Cardiovascular Care Delivery During the Second Wave of COVID-19 in CanadaHospitals and ambulatory facilities significantly reduced cardiac care delivery in response to the first wave of the COVID-19 pandemic. The deferral of elective cardiovascular procedures led to a marked reduction in health care delivery with a significant impact on optimal cardiovascular care. International and Canadian data have reported dramatically increased wait times for diagnostic tests and cardiovascular procedures, as well as associated increased cardiovascular morbidity and mortality. In the wake of the demonstrated ability to rapidly create critical care and hospital ward capacity, we advocate a different approach during the second and possible subsequent COVID-19 pandemic waves.
Cardiac Rehabilitation During the COVID-19 Era: Guidance on Implementing Virtual CareCardiac rehabilitation programs across Canada have suspended in-person services as a result of large-scale physical distancing recommendations designed to flatten the COVID-19 pandemic curve. Virtual cardiac rehabilitation (VCR) offers an alternate mechanism of care delivery, capable of providing similar patient outcomes and safety profiles compared with centre-based programs. To minimize care gaps, all centres should consider developing and implementing a VCR program. The process of this rapid implementation, however, can be daunting.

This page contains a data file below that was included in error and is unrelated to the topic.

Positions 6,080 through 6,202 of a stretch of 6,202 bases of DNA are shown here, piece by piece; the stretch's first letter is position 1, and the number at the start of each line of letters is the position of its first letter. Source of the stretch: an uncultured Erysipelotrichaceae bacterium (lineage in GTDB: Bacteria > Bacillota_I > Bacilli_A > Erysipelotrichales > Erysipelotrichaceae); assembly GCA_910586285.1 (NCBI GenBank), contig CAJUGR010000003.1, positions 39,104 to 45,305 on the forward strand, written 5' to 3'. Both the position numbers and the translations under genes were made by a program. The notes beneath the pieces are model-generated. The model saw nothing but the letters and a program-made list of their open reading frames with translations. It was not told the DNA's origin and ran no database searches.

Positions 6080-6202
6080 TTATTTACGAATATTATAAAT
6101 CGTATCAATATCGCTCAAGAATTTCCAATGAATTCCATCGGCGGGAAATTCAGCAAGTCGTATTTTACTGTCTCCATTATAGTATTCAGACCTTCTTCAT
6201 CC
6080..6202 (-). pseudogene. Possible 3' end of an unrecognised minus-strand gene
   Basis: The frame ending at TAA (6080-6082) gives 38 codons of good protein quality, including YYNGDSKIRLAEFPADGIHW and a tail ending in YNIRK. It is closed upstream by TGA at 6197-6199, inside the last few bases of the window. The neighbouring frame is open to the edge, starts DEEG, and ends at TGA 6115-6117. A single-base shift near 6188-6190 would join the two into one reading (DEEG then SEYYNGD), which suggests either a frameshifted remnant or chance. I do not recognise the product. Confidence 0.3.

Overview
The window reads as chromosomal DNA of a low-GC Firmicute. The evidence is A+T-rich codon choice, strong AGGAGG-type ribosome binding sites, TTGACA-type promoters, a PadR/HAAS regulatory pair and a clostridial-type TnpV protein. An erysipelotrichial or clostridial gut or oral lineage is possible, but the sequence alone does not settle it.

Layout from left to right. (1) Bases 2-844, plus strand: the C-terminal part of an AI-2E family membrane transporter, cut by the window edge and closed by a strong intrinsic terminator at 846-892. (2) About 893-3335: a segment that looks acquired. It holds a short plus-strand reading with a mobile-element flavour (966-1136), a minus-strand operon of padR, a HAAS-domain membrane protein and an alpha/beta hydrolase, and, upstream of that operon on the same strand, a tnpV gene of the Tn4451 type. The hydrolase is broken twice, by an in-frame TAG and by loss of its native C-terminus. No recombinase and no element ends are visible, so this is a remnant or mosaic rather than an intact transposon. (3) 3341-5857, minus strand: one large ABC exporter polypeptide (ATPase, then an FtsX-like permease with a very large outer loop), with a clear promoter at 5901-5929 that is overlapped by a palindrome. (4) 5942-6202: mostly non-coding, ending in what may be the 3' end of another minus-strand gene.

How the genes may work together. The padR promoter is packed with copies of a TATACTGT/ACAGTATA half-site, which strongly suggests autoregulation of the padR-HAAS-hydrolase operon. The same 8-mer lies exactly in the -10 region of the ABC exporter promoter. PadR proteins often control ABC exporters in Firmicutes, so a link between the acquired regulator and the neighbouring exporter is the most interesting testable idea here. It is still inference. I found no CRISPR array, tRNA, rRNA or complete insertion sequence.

Guiding Cardiac Care During the COVID-19 Pandemic: How Ethics Shapes Our Health System ResponseThe COVID-19 pandemic has raised ethical questions for the cardiovascular leader and practitioner. Attention has been redirected from a system that focuses on individual patient benefit toward one that focuses on protecting society as a whole. Challenging resource allocation questions highlight the need for a clearly articulated ethics framework that integrates principled decision making into how different cardiovascular care services are prioritized. A practical application of the principles of harm minimisation, fairness, proportionality, respect, reciprocity, flexibility, and procedural justice is provided, and a model for prioritisation of the restoration of cardiovascular services is outlined.
Use of Renin-Angiotensin System Blockers During the COVID-19 Pandemic: Early Guidance and Evolving EvidenceThe COVID-19 pandemic invoked the need for prompt guidance and rapid research to address emerging clinical questions. In response to early theoretical concerns regarding the use of renin-angiotensin system (RAS) blockers, including angiotensin-converting enzyme inhibitors (ACEIs), angiotensin II receptor blockers (ARBs), and angiotensin receptor–neprilysin inhibitors (ARNIs) during the COVID-19 pandemic, the Canadian Cardiovascular Society (CCS) and Canadian Heart Failure Society (CHFS) issued guidance to continue these therapies among patients with heart failure and hypertension.